All songs involve time, because music depends on time. Time’s a song against the clock.
— Ali Smith, Artful
The mind tends to find congruencies and links where none previously existed—not just in music, but in everything.
— David Byrne, How Music Works
We can also appreciate why pop music is time-bound and an occasion for nostalgia … Hearing a pop tune can take you back to a summer, or an evening, or an emotional state … Pop music, even the best and most enduring, dates itself, not just in the sense that you can read off its date, but in the sense that pop music directly engages sounds, looks, attitudes that are specific to a time and place.
— Alva Noë, Strange Tools
In the 1980s of my mid-to-late teens, there was a surge of interest in the music of my infancy spanning the late 1960s and early 1970s. This extended well beyond the Motown revival fuelled by Levi’s advertisements. My friends and I were discovering the music of The Doors and The Velvet Underground, albums like Hunky Dory and Sgt. Pepper’s, songs like ‘Sympathy for the Devil’ and ‘Walk on the Wild Side’.
This is all music I still listen to on occasion, but to do so is not only to experience pleasure in the moment but also a double form of time travel. On the one hand, I am transported back to a period I can recall in only the most fragmentary of ways, the snippets of toddlerdom, which in the living I failed to entwine with music. On the other, to hear a particular song can carry with it a rich assembly of schoolboy era information about time, place and people: the context in which I first heard the song, the people who I enjoyed it with, films seen, gigs attended, appreciative discussions.
Re-hearing later music is more fixed in the personal timeline that takes shape in my mind. A song may draw to it an accumulation of subsequent memories, orbiting around it like electrons circling a nucleus. But there tends to be a primal association too. To hear Blondie’s ‘Heart of Glass’ or Elvis Costello’s ‘Oliver’s Army’ is to return to my pre-teen self pulling those first vinyl purchases from their sleeves. To hear New Order’s ‘Blue Monday’ is to find myself circumnavigating a sports hall wearing roller boots, whereas U2’s ‘Bad’ is a passport back to Live Aid and a post-examination summer.
It was novelist Michael Chabon who prompted these reflections. At a Guardian Live event earlier this month, Chabon spoke of the importance of both popular music and the senses to him, on a personal level and in the fictional worlds he creates. This is overt in the record-store setting of his 2012 novel Telegraph Avenue, but equally relevant to books like The Amazing Adventures of Kavalier and Clay and Moonglow, his latest publication. Chabon described his favourite songs as a form of time capsule, the music and lyrics contributing but a part of the overall experience.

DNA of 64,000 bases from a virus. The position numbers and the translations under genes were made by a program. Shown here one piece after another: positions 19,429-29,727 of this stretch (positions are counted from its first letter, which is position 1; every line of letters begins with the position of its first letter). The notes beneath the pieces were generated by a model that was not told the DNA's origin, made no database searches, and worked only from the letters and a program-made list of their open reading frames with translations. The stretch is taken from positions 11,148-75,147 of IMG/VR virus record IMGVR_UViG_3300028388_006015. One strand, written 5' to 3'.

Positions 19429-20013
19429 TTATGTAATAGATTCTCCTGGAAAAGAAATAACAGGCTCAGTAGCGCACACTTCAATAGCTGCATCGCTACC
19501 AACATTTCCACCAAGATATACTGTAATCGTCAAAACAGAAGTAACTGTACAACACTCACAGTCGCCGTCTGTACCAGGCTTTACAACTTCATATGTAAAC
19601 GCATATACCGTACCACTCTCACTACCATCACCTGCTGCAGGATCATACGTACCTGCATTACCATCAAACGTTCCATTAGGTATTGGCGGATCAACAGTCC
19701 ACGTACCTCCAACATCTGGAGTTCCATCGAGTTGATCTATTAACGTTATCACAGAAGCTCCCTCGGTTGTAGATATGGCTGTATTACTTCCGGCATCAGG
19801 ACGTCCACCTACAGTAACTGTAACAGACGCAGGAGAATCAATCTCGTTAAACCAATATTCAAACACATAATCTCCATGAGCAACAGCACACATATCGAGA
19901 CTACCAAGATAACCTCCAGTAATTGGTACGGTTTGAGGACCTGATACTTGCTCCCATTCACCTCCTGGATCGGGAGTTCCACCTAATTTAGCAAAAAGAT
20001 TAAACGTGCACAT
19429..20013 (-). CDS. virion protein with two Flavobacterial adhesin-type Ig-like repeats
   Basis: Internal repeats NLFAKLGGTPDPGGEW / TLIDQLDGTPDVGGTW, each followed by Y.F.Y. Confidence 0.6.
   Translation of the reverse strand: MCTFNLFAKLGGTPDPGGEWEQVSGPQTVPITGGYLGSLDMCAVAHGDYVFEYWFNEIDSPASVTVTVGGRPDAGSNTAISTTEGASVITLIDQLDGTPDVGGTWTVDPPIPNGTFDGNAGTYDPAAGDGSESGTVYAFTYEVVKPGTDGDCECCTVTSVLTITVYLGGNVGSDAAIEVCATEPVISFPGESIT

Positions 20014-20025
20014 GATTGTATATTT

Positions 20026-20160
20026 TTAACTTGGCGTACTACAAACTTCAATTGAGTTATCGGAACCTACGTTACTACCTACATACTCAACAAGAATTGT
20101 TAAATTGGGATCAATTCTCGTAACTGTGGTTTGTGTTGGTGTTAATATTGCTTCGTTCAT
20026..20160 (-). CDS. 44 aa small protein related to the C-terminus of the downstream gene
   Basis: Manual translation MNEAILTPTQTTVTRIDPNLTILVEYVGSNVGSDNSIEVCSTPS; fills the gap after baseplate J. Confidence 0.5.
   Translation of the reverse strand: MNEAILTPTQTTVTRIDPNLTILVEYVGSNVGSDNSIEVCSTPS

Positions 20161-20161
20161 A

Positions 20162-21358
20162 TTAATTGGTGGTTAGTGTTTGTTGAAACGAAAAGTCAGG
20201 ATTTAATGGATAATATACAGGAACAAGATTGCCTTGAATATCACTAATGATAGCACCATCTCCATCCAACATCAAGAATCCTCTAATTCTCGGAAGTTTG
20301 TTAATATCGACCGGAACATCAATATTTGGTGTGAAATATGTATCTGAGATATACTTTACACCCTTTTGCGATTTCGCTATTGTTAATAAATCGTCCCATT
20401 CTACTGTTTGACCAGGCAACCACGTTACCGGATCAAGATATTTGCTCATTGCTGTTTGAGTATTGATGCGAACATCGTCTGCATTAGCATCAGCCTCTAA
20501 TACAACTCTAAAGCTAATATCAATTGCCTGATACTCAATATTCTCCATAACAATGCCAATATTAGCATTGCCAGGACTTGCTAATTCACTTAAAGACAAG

In Time Travel, James Gleick dedicates a chapter to the popular practice of burying time capsules. The interment of vessels containing contemporary items, artefacts and knowledge are intended for future discovery. It is considered a method for transmitting culture and historical traces into the future, a form of time travel that enables great expanses of time to be bridged.
This is Chabon’s contention for the song and other art forms. We bury packages in the recesses of our minds, comprised not only of impressions caused by sound, images and words but emotions and environment too. Hearing a song again, rediscovering a long-forgotten photograph, returning decades later to a favourite novel, all can have the effect of digging up those time capsules. They open up a treasure chest of memories. A starburst of sensations and recall.
The memories themselves are impressionistic, of course, a fusion of fact and fiction. They are samples rewritten, remixed to fit the story of our ever-evolving selves, our edited and polished personal narratives.
This can happen too with new encounters with cultural artefacts. For example, when I first read David Mitchell’s novel Black Swan Green, I was immediately transported back to the period of my early teens. I was born in the same year as Mitchell, and his description of a thirteen-year-old’s life in 1982-83 felt close to the bone. Not because of the main narrative, but because of the background detail concerning Thatcher’s Britain, the Falklands War and, above all, the soundtrack.
Mitchell’s fiction is filled with temporal motifs and characters who time travel, hopping from one novel to another, from one era to another. In terms of generic hybridisation and formal play, Black Swan Green appears the least experimental of Mitchell’s novels. Yet, for this reader at least, it still has the ability to open up pathways to other time zones entirely. The novelist as DJ, let loose in the archive of the reader’s memories.
When it works, what you get is not a collection of references, quotes, allusions, and cribs but a whole, seamless thing, both familiar and new: a record of the consciousness that was busy falling in love with those moments in the first place.
— Michael Chabon, Maps and Legends
Memory both is and is not our past. It is not recorded, as we sometimes imagine; it is made, and continually remade.
— James Gleick, Time Travel
Memory, even in the rest of us, is a shifting, fading, partial thing, a net that doesn’t catch all the fish by any means and sometimes catches butterflies that don’t exist.
— Rebecca Solnit, The Faraway Nearby
Addendum: David Mitchell is himself a participant in a literary time capsule project. He has buried an unpublished manuscript in Oslo’s Nordmarka Forest. It will not be retrieved until 2114.